Small Journey

My younger daughter drives the two of us on a cold January afternoon to Montpelier. I can’t remember the last time I’ve been to the state capital, although (pre-pandemic) I was in Montpelier at least once a week.

We’re in search of a birthday present for my oldest daughter — a single present, that’s all I’m looking for — and we go into only one store. At the register, the owner tells me how happy she is to see people; the city has been a ghost town for the last week.

In the downtown’s heart, we pass empty storefronts. I’ve never seen so many vacancies in Montpelier before. On one main corner, my daughter notices the bakery where I once bought her chocolate chip cookies is locked, too.

Where I can’t bear to pass by is the library, the beautiful stone building where a year ago I often spread out my laptop and papers and worked for hours. In the large reading room, the well-heeled snapped on lamps and read and wrote. There was a couple who always appeared who seemed to be gambling online. The homeless and college students filled chairs. After school, children ran through.

At my daughter’s request, we walk through Hubbard Park in the cold and up the stone tower to see the city surrounded by mountains.

When we walk down the snowy steps, a mother and her daughter are sitting on the tower’s stone floor. There’s only openings for windows and doors, and the girl is crying with cold. The mother struggles to tie an icy lace on the girl’s ski boot.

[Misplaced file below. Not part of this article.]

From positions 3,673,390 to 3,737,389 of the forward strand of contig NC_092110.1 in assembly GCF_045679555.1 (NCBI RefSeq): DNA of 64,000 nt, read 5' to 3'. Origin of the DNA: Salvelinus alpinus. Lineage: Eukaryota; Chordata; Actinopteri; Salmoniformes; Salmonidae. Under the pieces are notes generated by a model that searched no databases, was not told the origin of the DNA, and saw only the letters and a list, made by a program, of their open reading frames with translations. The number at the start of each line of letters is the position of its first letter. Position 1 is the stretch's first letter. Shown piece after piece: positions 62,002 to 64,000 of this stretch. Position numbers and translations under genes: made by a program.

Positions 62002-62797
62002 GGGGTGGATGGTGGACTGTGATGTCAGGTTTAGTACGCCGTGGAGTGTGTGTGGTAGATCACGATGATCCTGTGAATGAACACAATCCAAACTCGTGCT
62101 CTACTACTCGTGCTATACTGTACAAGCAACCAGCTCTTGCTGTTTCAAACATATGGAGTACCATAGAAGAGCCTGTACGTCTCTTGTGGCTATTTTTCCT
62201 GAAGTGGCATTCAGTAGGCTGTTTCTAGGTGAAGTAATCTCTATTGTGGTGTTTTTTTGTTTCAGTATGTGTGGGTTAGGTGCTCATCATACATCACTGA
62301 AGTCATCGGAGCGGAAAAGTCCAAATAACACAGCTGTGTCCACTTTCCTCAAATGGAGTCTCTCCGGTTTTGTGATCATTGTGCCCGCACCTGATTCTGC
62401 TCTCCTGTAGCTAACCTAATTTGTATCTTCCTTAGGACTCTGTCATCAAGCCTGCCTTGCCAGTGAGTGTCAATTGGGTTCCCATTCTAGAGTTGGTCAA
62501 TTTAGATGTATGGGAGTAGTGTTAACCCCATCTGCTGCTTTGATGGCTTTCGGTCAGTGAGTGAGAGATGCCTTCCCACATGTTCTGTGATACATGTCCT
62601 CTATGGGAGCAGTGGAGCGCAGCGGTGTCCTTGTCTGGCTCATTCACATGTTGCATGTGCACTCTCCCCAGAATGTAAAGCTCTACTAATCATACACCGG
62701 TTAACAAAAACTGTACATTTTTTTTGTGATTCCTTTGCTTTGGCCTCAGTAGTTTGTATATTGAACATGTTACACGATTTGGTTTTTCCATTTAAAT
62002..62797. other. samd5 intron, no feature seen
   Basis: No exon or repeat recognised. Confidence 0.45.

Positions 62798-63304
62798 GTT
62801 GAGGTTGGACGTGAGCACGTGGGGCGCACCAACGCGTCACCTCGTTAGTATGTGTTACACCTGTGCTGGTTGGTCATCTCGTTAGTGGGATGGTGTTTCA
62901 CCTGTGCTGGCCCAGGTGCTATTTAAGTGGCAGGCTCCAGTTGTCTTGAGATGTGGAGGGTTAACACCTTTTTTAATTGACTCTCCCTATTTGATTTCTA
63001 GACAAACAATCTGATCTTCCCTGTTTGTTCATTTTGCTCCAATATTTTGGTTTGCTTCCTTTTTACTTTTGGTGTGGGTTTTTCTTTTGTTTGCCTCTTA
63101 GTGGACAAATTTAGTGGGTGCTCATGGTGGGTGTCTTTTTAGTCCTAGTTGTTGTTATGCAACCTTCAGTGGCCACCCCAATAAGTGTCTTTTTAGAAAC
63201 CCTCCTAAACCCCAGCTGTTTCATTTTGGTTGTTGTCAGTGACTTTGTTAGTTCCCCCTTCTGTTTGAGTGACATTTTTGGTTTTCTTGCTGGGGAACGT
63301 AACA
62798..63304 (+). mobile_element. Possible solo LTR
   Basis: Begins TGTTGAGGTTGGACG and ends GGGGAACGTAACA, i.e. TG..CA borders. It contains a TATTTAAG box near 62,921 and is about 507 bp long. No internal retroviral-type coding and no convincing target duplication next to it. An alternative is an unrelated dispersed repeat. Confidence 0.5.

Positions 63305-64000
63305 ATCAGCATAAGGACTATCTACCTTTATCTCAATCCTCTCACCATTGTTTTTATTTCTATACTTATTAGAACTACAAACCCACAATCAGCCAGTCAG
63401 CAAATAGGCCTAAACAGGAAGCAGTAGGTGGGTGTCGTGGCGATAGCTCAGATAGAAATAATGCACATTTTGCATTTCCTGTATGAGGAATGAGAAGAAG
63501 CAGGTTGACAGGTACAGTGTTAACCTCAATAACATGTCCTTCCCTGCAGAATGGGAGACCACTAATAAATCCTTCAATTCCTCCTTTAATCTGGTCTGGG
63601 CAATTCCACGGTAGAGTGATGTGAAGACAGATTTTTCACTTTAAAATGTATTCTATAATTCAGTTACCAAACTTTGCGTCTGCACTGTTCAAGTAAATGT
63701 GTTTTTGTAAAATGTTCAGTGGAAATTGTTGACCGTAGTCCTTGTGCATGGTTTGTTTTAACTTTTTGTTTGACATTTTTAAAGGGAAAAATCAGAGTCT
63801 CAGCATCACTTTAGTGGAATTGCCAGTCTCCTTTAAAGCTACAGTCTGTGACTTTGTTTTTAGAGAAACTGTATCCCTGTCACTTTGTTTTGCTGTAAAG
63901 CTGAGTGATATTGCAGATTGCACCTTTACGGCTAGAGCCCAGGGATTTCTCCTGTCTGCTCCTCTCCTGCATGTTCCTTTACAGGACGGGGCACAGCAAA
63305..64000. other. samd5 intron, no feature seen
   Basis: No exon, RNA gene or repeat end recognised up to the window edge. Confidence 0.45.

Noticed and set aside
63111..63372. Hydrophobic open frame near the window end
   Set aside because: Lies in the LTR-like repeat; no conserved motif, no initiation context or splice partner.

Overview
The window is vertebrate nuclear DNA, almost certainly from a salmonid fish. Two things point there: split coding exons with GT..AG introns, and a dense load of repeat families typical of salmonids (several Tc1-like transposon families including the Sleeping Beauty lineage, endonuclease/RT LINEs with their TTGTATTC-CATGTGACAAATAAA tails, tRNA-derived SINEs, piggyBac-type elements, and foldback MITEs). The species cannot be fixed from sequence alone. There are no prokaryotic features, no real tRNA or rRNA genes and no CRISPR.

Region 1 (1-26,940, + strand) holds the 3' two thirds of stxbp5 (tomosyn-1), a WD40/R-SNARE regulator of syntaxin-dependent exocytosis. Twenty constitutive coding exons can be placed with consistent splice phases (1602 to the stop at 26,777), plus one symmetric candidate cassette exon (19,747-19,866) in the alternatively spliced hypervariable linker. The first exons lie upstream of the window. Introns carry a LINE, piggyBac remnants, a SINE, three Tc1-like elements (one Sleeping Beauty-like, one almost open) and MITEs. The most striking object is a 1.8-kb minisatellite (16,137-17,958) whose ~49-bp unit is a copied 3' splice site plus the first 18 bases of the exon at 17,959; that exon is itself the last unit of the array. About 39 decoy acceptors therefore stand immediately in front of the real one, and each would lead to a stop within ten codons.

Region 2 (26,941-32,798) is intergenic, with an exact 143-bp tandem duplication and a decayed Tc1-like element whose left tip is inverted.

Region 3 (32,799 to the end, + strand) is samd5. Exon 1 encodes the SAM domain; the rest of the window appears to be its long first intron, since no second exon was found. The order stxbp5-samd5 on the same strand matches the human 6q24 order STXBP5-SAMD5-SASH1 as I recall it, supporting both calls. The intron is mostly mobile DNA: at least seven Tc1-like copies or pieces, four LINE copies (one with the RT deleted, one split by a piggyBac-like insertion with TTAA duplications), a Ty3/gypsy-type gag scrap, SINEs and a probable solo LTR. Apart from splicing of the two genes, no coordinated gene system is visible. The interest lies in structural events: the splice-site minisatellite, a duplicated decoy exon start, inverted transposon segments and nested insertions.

Been there, I think, done that.

I no longer have the keys to my own car. My daughter drives past the state house where no one is out. Not a single person on the granite steps. Driving home, she suddenly says, The good thing about living in Vermont is spring. Even if winter seems forever, there’s always spring.

[Kintsugi], the Japanese method of repairing broken pottery [uses] gold to bind the pieces together. In this way, the break becomes what is beautiful, what is valued. It is a way to embrace the flaw, the imperfect. In place of the break, there is now a vein of gold.

— Nick Flynn, This is the Night Our House Will Catch Fire

Photo by Gabriela S.